You can kick off the lesson by using a slideshow like this one or if your students are already somewhat familiar with research, they can be let loose to discover a traditional dish that they would like to write about.

Make sure you remind your students that people in different areas of the world might enjoy dishes that they find weird or even gross but they shouldn’t be judgemental or rude about those dishes.

If you have a variety of cultures in your class, you could also have them gather information on a specific dish that is enjoyed by another student’s family. After all, it’s great when you can use an activity to promote cultural understanding in the classroom!

In addition to learning what the dish is and having your students research the history, have them jot down the traditional recipe when they come across it - this will be used in the project below.



Have your students create a holiday cookbook with traditional dishes from around the world. Have them write about the history of the dish and what they think it tastes like. A huge trend in modern cookbooks is to add a little more description or background of the recipe so if you have an example you can show them how these are written. After they write their description, have them draw a recipe card with the steps it takes to create the dish and a picture of what it looks like. Combine these into a holiday classbook cookbook and encourage your students to try and recreate some of the dishes with their families this holiday season!


Writing Prompt #4: Tell me about an interesting holiday tradition your family has. Is there a country that does something similar? Compare and contrast the two traditions.

This writing prompt is great for your 4th grade students who have already been introduced to research.


Have your students write down a few of their family traditions. This could be anything from a gift exchange and decorating a tree to singing specific songs and giving each other specific gifts like socks during the holidays. After they have a few traditions written down have them research and see if anywhere else in the world does something similar.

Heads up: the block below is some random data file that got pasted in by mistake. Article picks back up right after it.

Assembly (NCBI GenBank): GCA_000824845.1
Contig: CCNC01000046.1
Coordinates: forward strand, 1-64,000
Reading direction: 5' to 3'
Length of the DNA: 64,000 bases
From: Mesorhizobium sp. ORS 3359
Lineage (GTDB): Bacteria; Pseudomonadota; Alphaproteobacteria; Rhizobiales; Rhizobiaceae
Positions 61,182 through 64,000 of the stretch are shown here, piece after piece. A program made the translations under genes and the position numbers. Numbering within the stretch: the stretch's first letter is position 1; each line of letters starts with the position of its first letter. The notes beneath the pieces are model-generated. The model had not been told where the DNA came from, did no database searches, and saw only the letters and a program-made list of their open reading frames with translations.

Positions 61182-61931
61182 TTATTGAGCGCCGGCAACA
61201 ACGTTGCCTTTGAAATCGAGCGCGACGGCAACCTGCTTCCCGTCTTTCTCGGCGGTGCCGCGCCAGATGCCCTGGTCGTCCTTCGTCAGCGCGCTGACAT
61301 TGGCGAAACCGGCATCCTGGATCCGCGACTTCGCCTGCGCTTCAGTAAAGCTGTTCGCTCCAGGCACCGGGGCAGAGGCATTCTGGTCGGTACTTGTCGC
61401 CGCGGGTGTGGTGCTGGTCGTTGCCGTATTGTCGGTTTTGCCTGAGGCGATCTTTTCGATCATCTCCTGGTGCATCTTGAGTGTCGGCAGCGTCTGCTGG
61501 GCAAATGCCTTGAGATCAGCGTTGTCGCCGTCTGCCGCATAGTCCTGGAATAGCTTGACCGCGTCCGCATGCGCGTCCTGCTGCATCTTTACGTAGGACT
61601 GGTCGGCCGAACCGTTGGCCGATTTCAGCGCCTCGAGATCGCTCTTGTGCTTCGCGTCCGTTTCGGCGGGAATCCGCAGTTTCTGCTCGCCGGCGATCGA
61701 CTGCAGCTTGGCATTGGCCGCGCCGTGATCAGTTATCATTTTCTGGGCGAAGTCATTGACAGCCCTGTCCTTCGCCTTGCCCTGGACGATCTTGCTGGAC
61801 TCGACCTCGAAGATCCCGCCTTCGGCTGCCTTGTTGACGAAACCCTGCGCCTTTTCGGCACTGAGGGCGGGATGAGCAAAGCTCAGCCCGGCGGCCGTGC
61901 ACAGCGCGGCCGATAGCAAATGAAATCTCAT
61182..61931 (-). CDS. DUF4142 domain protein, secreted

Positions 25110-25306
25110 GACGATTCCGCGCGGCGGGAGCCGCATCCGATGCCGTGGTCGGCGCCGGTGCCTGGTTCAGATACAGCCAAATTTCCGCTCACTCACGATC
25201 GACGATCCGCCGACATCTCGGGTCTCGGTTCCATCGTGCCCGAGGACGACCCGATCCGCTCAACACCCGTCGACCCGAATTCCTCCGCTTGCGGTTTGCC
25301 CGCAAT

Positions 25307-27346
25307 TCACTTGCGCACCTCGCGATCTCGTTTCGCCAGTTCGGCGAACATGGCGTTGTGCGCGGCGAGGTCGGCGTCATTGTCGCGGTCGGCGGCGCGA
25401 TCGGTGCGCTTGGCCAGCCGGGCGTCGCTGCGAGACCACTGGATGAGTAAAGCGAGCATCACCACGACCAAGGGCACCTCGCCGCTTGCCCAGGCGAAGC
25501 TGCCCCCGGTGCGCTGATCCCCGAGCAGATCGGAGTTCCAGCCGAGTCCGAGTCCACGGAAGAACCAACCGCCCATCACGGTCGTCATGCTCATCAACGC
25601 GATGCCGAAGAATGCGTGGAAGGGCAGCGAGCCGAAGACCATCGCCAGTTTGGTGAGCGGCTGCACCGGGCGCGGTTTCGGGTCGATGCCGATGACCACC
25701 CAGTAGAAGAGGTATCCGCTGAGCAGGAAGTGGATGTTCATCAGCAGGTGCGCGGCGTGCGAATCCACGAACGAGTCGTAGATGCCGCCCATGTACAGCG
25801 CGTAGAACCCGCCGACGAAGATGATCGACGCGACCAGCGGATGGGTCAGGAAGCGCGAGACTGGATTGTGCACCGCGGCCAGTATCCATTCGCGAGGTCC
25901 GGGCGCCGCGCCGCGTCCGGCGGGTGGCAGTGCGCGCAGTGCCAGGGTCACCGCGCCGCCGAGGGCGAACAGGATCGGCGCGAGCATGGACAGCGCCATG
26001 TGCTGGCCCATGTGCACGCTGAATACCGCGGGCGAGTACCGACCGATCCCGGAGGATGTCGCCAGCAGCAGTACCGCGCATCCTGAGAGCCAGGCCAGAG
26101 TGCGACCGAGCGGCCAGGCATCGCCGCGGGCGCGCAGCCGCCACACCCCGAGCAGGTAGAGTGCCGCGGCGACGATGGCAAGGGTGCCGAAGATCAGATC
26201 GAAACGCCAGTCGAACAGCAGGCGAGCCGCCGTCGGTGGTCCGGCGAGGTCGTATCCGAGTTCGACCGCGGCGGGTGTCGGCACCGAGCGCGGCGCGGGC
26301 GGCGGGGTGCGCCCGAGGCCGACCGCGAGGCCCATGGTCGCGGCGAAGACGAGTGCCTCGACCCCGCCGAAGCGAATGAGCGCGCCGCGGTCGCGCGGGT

They will get to look at a wide variety of traditions from around the world and will be able to better understand those traditions by comparing them to their own.

For example, in Germany, they have Christmas trees, but instead of using lights to illuminate their trees they use candles. In addition to that, baking gingerbread cookies during the holidays is a big tradition here in America and they also make gingerbread cookies in Sweden - although they are slightly thinner and crispier than ours.

Have your students use a Venn diagram to compare and contrast the holiday traditions and then have a class discussion about each one that they chose.

After the discussion, have your students write about the similarities and differences between the traditions.



Take your students small Venn diagrams and create a large one in the classroom with all of the holiday tradition comparisons. It will be interesting to see how many traditions overlap and why there are slight differences between each one!


5. What are three cool traditions from other countries that you would want your family to implement? Tell me more about those traditions and why you chose them.


The beauty with researching different holiday traditions is that it is fascinating to almost all of your students. Some may find researching things for social studies boring, but having them do research about something like cool holiday traditions from other countries can turn that around.

You can give your students a few examples of unique holiday traditions from other countries.

For example, in Japan they don’t necessarily celebrate Christmas, but they do always eat KFC on December 25th!

In Germany, they have a Christmas pickle and if you find the pickle on your Christmas tree on Christmas Eve, then you get a special treat.

For your students who may find the holidays a bit too wholesome, they may think they want to bring Krampus from Austria into the mix during the holidays.

Have them do their own research to see what holiday traditions they would enjoy and take notes on what exactly the tradition is and why those traditions exist.

After they gather their research, have them write about why they chose each tradition and explain it in detail - make sure they include the history behind it!



After your students write about their chosen traditions, have them imagine their holiday with those traditions. How would it change? How would their family react? Have your students write a paragraph or two briefly describing the traditions and how they would change their holiday. Have them include a picture of what they think these traditions would look like in their home and combine everything into a classbook! After you receive your classbooks, try out some of these traditions at your own classroom holiday party.

The holidays are an extremely fun time of year, but it can be hard to keep students on track. With activities like the writing prompts above, it can be a little easier to make sure your students are still learning while also remaining festive!